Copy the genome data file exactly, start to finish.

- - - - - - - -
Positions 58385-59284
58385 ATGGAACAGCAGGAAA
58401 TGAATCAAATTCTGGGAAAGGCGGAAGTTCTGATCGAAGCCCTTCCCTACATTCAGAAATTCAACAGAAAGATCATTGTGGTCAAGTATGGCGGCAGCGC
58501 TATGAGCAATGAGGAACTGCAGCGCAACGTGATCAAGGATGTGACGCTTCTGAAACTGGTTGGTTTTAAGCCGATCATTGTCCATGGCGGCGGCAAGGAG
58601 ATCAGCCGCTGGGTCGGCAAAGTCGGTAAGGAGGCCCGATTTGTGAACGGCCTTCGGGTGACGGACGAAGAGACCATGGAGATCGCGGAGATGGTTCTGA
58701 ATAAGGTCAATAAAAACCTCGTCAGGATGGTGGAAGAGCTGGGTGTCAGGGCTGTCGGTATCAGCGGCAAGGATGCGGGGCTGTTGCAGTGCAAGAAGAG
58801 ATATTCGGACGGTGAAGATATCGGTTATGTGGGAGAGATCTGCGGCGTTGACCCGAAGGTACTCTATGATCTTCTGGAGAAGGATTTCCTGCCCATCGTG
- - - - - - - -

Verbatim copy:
Positions 58385-59284
58385 ATGGAACAGCAGGAAA
58401 TGAATCAAATTCTGGGAAAGGCGGAAGTTCTGATCGAAGCCCTTCCCTACATTCAGAAATTCAACAGAAAGATCATTGTGGTCAAGTATGGCGGCAGCGC
58501 TATGAGCAATGAGGAACTGCAGCGCAACGTGATCAAGGATGTGACGCTTCTGAAACTGGTTGGTTTTAAGCCGATCATTGTCCATGGCGGCGGCAAGGAG
58601 ATCAGCCGCTGGGTCGGCAAAGTCGGTAAGGAGGCCCGATTTGTGAACGGCCTTCGGGTGACGGACGAAGAGACCATGGAGATCGCGGAGATGGTTCTGA
58701 ATAAGGTCAATAAAAACCTCGTCAGGATGGTGGAAGAGCTGGGTGTCAGGGCTGTCGGTATCAGCGGCAAGGATGCGGGGCTGTTGCAGTGCAAGAAGAG
58801 ATATTCGGACGGTGAAGATATCGGTTATGTGGGAGAGATCTGCGGCGTTGACCCGAAGGTACTCTATGATCTTCTGGAGAAGGATTTCCTGCCCATCGTG